You [Cregar] agree this Lease is to be performed in Dade County, Florida and this Lease will be governed by the laws of the State of Florida. You consent to personal jurisdiction and venue in the State or Federal Court located in Miami, Dade County, Florida.... You specifically agree to waive any right to transfer venue and that agreement is knowing and voluntarily and is an essential term to Lessor's willingness to enter into this Lease. If this Lease is assigned by Lessor, You consent to personal jurisdiction and venue in the State or Federal Court located where the Assignee's Corporate Headquarters is located. This is known as a floating forum selection clause and You agree that this is done knowingly and voluntarily and is an essential term to Assignee's willingness to take an assignment of this Lease. You specifically agree to waive any right to transfer venue and that agreement is knowing and voluntary and is an essential term to Assignee's willingness to take an assignment of this Lease.
Brican assigned the lease to Professional Solutions, which is located in Iowa. Professional filed suit in Polk County Court and obtained an unopposed default judgment. In other words, Doctor Cregar was served and simply didn’t bother to appear.
Professional then took the final judgment to New Jersey, Dr. Cregar’s home State, and domesticated it there, where Dr. Cregar opposed the entry of the judgment based on the floating forum selection clause. Dr. Cregar had some support in that argument, because New Jersey, like California, refuses to enforce them. Copelco Capital, Inc. v.. Shapiro, 331 N.J.Super. 1, 5–6 (App.Div.2000).
The New Jersey Court rightfully sidestepped the issue. The issue is not whether New Jersey enforces such clauses, but whether Iowa does, because New Jersey must give “full faith and credit” to Iowa judgment. And regrettably for Dr. Cregar, Iowa does, in fact, enforce floating forum selection clauses. Liberty Bank, F.S.B. v. Best Litho, Inc., 737 N.W.2d 312, 316–18 (Iowa App.2007),
Although I dislike the clauses, because they do not give notice of what State to which the lessee is consenting jurisdiction (it could be Alaska or The United Kingdom), Brican and Professional did the right thing—they assigned the lease to a friendly State which enforces them.
Dr. Cregar made a really bad decision in waiting to oppose the judgment until it reached New Jersey.
For informational purposes, the multiple class actions against Brican have been consolidated in the Southern District of Florida in a case titled in re Brican America Equipment Lease Litigation Case Number 10–md–02183–PAS. That litigation was significantly trimmed down in August of this year, due to the Federal Judge ruling that about half the contracts were subject to a “hell or high water” clause.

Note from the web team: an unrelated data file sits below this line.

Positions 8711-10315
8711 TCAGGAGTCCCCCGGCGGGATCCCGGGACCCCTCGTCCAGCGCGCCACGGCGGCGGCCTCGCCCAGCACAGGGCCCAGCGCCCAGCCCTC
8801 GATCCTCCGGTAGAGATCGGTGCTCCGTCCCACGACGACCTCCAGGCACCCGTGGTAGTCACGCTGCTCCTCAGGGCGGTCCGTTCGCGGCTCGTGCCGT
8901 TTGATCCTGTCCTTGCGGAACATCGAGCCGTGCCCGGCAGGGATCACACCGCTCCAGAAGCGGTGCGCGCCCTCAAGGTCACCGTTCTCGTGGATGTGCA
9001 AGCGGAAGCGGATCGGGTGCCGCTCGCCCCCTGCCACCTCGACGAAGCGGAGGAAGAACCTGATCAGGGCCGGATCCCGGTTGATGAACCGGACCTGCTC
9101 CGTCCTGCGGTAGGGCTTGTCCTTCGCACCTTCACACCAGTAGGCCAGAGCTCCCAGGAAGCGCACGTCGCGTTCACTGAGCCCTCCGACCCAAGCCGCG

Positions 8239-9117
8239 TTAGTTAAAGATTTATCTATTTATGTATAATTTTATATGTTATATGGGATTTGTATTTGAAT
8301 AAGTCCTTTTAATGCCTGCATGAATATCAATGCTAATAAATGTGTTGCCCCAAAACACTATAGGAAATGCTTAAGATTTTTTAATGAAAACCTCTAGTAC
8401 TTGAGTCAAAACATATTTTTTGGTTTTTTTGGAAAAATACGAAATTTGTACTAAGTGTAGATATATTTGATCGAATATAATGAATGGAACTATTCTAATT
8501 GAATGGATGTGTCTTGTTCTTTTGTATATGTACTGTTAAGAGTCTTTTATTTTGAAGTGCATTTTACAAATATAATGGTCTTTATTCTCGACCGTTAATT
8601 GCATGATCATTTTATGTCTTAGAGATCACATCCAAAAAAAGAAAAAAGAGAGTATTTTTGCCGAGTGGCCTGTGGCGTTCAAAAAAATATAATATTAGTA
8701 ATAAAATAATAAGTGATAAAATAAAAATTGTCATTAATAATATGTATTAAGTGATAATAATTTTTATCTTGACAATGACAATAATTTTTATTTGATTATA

For readers interested in a scholarly article about such clauses, and their treatment in Texas and elsewhere, please consult this article from Leasing News archives,
Brican America/Brican Financial Lawsuits
Tom McCurnin is a partner at Barton, Klugman & Oetting
in Los Angeles, California.
Barton, Klugman & Oetting
350 South Grand Ave.
Los Angeles, CA 90071
Direct Phone: (213) 617-6129
Cell (213) 268-8291
Visit our web site at www.bkolaw.com
Previous Tom McCurnin Articles:
Previous Tom McCurnin Articles:
Sales Make it Happen
'Tis the Season
Robert Teichman, CLP
In general, sales people don't attend leasing association conferences, but managers should consider offering conference trips to top employees in the production end as performance awards. It is not only a good investment for the company, but may help with employee retention and incentive at the same time. In setting up your goals and budget for 2015, include sending performing sales personnel, and perhaps even credit or operation personnel, to a leasing conference.
The production function not only includes salespeople, but credit and documentation personnel as well. All have a hand in “getting the deal done”, and all should be recognized. A trip to a national, or even a regional, conference will pay dividends in improvements in employee morale and knowledge, and will enable valuable employees to see how their company and their jobs interact within the industry.
Every company recognizes the necessity of employee training, but managers often put off the task due to budget and time constraints, or just because of the press of everyday business. By sending production employees to conferences managers can achieve some training goals, and by offering such trips as performance awards, can establish goals which employees will eagerly strive to attain.
The fear that you are going to lose a good employee because they are getting smarter is like putting your head in the sand. If they are going to leave you because they are not happy, they will. If they are going to stay, why not improve their knowledge, make them more valuable so you definitely want them to not only stay but grow within your organization?